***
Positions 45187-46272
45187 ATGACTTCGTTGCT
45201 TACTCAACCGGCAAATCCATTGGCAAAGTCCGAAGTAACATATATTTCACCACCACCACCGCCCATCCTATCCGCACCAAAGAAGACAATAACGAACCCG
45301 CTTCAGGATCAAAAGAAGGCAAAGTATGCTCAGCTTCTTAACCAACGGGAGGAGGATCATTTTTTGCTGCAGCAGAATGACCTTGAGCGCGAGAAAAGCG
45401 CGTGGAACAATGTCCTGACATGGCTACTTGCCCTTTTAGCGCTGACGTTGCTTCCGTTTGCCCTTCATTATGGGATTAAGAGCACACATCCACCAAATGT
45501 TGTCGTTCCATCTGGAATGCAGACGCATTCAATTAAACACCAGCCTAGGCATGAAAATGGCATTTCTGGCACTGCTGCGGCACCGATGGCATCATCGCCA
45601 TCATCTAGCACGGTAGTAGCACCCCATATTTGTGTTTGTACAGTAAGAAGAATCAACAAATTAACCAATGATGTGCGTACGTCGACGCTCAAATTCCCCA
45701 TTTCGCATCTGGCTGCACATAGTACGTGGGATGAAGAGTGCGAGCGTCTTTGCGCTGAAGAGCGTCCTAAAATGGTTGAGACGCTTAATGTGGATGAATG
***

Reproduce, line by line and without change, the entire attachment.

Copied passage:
Positions 45187-46272
45187 ATGACTTCGTTGCT
45201 TACTCAACCGGCAAATCCATTGGCAAAGTCCGAAGTAACATATATTTCACCACCACCACCGCCCATCCTATCCGCACCAAAGAAGACAATAACGAACCCG
45301 CTTCAGGATCAAAAGAAGGCAAAGTATGCTCAGCTTCTTAACCAACGGGAGGAGGATCATTTTTTGCTGCAGCAGAATGACCTTGAGCGCGAGAAAAGCG
45401 CGTGGAACAATGTCCTGACATGGCTACTTGCCCTTTTAGCGCTGACGTTGCTTCCGTTTGCCCTTCATTATGGGATTAAGAGCACACATCCACCAAATGT
45501 TGTCGTTCCATCTGGAATGCAGACGCATTCAATTAAACACCAGCCTAGGCATGAAAATGGCATTTCTGGCACTGCTGCGGCACCGATGGCATCATCGCCA
45601 TCATCTAGCACGGTAGTAGCACCCCATATTTGTGTTTGTACAGTAAGAAGAATCAACAAATTAACCAATGATGTGCGTACGTCGACGCTCAAATTCCCCA
45701 TTTCGCATCTGGCTGCACATAGTACGTGGGATGAAGAGTGCGAGCGTCTTTGCGCTGAAGAGCGTCCTAAAATGGTTGAGACGCTTAATGTGGATGAATG